Nika Turbina’s poetic path opens and comes to an end over only the shortest lapse of time. She seems to have known this from the beginning, once writing in her journal:
“I said everything there was to say about myself in my poems, when I was just a child. I needn’t have grown into this woman’s body…”
Adulthood has not the value of experience that we look forward to for so long, and though not in itself desirable, childhood seems to contain all the facets of life. While seeking their path, with the burden of “[…] life and death/on the shoulder”, all have to hurry up. For as night follows day, the day will come when the sun sets forever.
Nika Turbina was concerned early on with this impending sense of time, which meant loss, change, disappointment from her soon to be abandoned hopes. How to escape having known so much so young? Forgetfulness comes only with eternity, yet “[…] the old house/[…] stands by the river of memory” – the place where we lived while yet we might again. The gradual loss of innocence is first accepted, then fought by the desperate strength of mild submission, to become a mess of feelings consumed by time and in the constant attempt to disperse sorrow. It is the very purity of this leap of truth that is to be renewed in the reader’s soul in the utmost detachment of poetry from life. It is more than remedy or consolation against the pain one cannot ease or say, and yet the wound of childhood is not healed. The acquisition of knowledge and all of the other virtues which move grown-ups to action give no rest. The child hides divorced from reality, or captive in a cage for fledglings. The sense of both an individual condition and a collective one, often contrasting, persists even in her full maturity. Love should draw human beings together if only they could understand, but love is not always a source of happiness, given the false premises of any strictly individual condition.
If, as Evtušenko informs us in the preface of First Draft (1984), children show a sort of inborn insight into truth, Nika Turbina’s words are the non-rhetorical expression of it. They go far beyond the excess of happiness or pain in the heart of the artist as a child and engage with the attitude of mankind to its fate. The act of creation often transfigures the pain transcending it. Words come as the last sign of hope and grace (“be not written, lines,/or be written in the sky./The whole paper/is in a blood stain”). Pain takes root in Nature, as well as in overcoming the infringement of these lines (“chopped up rhymes,/chopped up phrases,/chopped up trees: the wood is felled”), or in a broken bond which retains the late traits of childhood (“I search for friends,/I let them go”). Words would absorb everything and revive the novelty of life:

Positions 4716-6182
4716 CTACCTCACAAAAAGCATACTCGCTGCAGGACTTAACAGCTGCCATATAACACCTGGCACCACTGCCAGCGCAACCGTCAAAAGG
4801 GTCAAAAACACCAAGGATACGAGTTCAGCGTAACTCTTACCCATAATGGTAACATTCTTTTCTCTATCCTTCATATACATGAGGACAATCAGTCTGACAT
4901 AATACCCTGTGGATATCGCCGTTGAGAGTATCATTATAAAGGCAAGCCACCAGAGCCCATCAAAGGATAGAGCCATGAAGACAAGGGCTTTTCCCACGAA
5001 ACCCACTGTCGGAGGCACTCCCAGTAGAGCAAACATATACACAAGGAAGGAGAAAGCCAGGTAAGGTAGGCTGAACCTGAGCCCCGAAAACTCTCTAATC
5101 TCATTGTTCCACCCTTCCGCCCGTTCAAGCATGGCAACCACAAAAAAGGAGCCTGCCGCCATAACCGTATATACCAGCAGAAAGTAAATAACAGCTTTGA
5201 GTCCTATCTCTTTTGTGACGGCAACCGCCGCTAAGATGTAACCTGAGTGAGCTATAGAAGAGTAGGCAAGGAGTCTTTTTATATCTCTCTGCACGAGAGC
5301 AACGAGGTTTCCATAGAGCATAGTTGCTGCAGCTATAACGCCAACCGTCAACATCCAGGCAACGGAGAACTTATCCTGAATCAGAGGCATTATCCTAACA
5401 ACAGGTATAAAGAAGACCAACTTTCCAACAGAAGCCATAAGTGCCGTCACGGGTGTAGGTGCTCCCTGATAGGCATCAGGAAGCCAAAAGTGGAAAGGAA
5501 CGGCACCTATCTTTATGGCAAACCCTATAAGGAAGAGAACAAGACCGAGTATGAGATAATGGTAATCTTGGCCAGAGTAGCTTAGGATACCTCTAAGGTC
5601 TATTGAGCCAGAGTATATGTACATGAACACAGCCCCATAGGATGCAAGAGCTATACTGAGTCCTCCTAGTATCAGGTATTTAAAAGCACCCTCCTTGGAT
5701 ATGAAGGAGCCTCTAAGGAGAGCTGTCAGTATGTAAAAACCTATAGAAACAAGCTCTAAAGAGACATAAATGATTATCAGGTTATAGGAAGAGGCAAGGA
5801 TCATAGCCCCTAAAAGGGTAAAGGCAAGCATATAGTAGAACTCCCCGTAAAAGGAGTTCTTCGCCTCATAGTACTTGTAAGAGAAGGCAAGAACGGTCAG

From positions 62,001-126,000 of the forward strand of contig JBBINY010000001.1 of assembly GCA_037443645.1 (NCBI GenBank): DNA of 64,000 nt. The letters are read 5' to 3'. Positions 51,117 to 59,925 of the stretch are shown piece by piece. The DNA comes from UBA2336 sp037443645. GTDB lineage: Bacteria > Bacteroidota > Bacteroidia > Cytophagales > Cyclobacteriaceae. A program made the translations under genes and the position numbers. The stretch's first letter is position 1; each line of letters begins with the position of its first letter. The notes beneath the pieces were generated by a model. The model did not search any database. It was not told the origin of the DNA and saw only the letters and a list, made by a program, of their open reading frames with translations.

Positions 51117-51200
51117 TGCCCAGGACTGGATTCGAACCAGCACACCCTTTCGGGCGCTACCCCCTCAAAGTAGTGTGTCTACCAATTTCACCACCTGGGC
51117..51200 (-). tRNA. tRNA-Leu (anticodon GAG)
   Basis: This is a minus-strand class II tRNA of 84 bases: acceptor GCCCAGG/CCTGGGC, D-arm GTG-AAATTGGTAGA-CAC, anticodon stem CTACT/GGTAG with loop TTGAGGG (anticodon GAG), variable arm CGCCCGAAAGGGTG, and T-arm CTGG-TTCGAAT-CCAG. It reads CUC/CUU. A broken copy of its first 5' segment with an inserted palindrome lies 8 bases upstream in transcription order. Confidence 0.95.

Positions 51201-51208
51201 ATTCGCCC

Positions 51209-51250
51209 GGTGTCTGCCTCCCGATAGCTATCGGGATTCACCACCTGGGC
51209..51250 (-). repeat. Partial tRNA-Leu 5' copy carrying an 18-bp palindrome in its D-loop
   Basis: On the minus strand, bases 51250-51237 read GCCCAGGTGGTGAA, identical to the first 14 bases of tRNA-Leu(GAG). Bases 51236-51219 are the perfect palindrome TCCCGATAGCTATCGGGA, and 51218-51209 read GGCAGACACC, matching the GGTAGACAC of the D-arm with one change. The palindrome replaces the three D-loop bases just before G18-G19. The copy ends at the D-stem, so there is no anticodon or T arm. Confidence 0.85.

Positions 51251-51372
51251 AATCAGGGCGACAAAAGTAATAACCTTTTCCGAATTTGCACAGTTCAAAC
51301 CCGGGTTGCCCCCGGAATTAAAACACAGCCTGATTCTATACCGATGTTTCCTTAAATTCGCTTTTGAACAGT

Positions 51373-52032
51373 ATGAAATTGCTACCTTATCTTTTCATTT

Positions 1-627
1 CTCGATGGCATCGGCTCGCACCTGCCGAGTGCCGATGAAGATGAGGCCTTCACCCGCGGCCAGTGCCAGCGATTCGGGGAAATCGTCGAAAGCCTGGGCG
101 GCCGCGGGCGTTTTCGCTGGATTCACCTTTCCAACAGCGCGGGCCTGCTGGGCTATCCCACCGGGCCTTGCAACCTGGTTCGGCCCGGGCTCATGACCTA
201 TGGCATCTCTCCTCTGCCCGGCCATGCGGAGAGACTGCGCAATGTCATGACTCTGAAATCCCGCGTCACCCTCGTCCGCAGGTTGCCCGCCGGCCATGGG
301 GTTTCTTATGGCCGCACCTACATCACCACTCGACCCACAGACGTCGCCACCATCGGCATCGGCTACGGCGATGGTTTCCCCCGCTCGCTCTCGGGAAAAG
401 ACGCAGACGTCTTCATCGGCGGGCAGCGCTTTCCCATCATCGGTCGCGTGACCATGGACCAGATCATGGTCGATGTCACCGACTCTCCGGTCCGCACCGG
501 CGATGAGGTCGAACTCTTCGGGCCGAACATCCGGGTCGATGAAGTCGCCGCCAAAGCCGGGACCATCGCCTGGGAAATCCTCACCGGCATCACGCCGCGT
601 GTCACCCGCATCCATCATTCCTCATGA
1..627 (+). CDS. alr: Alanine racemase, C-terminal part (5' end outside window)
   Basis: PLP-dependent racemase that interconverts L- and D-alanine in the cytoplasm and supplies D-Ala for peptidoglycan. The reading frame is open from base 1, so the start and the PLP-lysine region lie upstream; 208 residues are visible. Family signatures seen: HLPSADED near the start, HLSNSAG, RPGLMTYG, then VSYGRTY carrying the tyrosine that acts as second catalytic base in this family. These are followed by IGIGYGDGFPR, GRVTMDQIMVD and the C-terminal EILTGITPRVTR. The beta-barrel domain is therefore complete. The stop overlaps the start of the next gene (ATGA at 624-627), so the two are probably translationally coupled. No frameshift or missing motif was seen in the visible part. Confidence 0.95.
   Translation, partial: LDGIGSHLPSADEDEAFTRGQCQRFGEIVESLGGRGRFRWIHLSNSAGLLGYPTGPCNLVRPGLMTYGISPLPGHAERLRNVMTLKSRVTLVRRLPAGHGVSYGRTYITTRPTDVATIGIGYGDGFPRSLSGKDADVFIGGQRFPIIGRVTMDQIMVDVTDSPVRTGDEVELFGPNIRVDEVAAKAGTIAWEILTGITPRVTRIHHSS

“When I write, I have the feeling that a person can do anything if only he wants to. There are so many words inside that you get lost.”
No more anguish or pain would be left unanswered, “no breath is without words”. Human beings query the precariousness of the things they name.
Writing is a more multi-faceted way of experiencing life than merely looking, smelling, touching. It is a most serious game played by an enchanted child, handling the odd things raised by their curiosity and inspiration:
“I began composing verses out loud when I was three. I would bang my fists on the piano and compose. Poems came to me as something incredible that comes and leaves all over again.”
Lines gather the image-place of life: a jotted draft, a scatter of stars, the body without a heart of a broken doll waiting for a caress to renew her beat after play. Things press to be brought back to the real but “[…] the whole bitterness of the day/will be transformed into words”. No compromise can repay for sorrow, nor is any invoked piety worth the spontaneous attitude of love and its deeds. “The hardship of the day I block/with my shoulder, I leave you a nightingale,/the night only”: protection offered first, then grace. It is, like for the fallen child who sees his blood for the first time and gazes into the wound, better to be rapt in the novelty of blood than suffering from pain. That’s the way knowledge grows beyond awareness, not in a real act of will.
“A person must understand that his life is not long. And if he values his life, then his life will be long. And if he deserves it, it will be eternal even after death.”
The acceptance of the way things are is stated under no illusions about the progress of time, or one’s or another’s suffering.